What one fool can do, another can

Considering how many fools can calculate, it is surprising that it should be thought either a difficult or a tedious task for any other fool to learn how to master the same tricks.

Some calculus-tricks are quite easy. Some are enormously difficult. The fools who write the textbooks of advanced mathematics — and they are mostly clever fools — seldom take the trouble to show you how easy the easy calculations are. On the contrary, they seem to desire to impress you with their tremendous cleverness by going about it in the most difficult way.

Being myself a remarkably stupid fellow, I have had to unteach myself the difficulties, and now beg to present to my fellow fools the parts that are not hard. Master these thoroughly, and the rest will follow. What one fool can do, another can.

The preliminary terror, which chokes off most fifth-form boys from even attempting to learn how to calculate, can be abolished once for all by simply stating what is the meaning–in common-sense terms–of the two principal symbols that are used in calculating.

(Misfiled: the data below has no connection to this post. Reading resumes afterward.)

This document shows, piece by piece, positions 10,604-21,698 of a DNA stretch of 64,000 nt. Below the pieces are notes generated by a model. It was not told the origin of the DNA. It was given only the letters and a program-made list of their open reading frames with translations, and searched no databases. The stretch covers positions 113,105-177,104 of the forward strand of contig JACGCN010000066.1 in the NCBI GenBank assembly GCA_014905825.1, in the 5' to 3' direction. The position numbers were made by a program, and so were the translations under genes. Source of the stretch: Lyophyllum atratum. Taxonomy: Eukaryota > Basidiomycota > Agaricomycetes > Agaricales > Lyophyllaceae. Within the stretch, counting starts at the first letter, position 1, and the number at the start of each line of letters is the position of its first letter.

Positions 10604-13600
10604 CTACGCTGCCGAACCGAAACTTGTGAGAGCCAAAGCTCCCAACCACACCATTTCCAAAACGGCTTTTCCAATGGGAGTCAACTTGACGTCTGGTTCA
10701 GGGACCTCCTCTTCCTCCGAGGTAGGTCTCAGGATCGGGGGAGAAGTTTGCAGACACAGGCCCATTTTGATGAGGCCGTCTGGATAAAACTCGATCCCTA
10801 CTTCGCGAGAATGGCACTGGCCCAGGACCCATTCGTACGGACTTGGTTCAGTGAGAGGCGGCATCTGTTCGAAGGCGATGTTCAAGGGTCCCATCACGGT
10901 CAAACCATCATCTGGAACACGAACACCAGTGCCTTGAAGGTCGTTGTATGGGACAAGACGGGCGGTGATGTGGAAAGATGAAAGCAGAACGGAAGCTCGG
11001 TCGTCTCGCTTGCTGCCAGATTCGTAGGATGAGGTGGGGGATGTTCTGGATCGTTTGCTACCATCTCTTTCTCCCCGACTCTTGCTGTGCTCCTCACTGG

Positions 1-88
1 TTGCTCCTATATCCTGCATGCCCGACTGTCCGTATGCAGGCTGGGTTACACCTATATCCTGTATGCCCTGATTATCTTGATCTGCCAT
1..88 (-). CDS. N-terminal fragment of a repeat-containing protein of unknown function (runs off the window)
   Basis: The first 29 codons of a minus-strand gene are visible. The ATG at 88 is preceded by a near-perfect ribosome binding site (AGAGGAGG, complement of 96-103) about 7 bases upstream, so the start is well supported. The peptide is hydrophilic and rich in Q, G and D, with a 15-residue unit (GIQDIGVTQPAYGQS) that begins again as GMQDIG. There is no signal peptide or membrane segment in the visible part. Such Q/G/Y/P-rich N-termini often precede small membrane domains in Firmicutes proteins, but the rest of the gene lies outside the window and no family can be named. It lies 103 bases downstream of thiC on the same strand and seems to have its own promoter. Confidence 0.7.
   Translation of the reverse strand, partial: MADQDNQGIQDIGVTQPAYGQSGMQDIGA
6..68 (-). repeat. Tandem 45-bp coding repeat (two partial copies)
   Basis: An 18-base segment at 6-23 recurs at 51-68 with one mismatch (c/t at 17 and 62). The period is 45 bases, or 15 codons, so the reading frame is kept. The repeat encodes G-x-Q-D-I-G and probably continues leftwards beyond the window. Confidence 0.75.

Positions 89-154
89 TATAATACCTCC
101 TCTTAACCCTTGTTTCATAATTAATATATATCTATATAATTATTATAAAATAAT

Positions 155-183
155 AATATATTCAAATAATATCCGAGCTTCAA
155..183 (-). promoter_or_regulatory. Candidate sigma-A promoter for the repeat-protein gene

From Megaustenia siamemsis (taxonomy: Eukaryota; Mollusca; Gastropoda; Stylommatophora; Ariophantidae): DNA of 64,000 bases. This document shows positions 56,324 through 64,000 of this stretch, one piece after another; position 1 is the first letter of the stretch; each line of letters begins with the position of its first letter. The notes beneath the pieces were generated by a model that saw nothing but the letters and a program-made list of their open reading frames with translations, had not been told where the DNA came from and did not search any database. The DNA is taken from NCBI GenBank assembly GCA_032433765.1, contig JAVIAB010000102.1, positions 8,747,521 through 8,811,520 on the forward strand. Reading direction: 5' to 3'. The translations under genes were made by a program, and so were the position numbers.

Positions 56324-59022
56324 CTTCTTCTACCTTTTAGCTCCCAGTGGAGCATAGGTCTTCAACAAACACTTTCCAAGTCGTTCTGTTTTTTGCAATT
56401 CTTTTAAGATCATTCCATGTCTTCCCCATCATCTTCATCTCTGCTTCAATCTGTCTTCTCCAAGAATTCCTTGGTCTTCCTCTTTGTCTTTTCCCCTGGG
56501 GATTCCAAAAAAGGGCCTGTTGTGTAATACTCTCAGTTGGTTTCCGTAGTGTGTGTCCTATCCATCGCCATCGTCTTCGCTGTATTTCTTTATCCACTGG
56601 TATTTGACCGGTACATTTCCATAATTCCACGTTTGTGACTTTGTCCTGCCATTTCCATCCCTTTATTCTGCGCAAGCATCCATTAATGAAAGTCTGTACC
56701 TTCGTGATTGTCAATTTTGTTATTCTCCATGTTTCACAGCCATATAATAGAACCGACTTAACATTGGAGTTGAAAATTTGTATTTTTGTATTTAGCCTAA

These dreadful symbols are:

(1) dd which merely means “a little bit of.”

Thus dxdx means a little bit of xx; or du means a little bit of u. Ordinary mathematicians think it more polite to say “an element of,” instead of “a little bit of.” Just as you please. But you will find that these little bits (or elements) may be considered to be indefinitely small.

(2) ∫ which is merely a long S, and may be called (if you like) “the sum of.”



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Ismail Ali Manik

Ismail Ali Manik

Uni. of Adelaide & Columbia Uni NY alum; World Bank, PFM, Global Development, Public Policy, Education, Economics, book-reviews, MindMaps, @iamaniku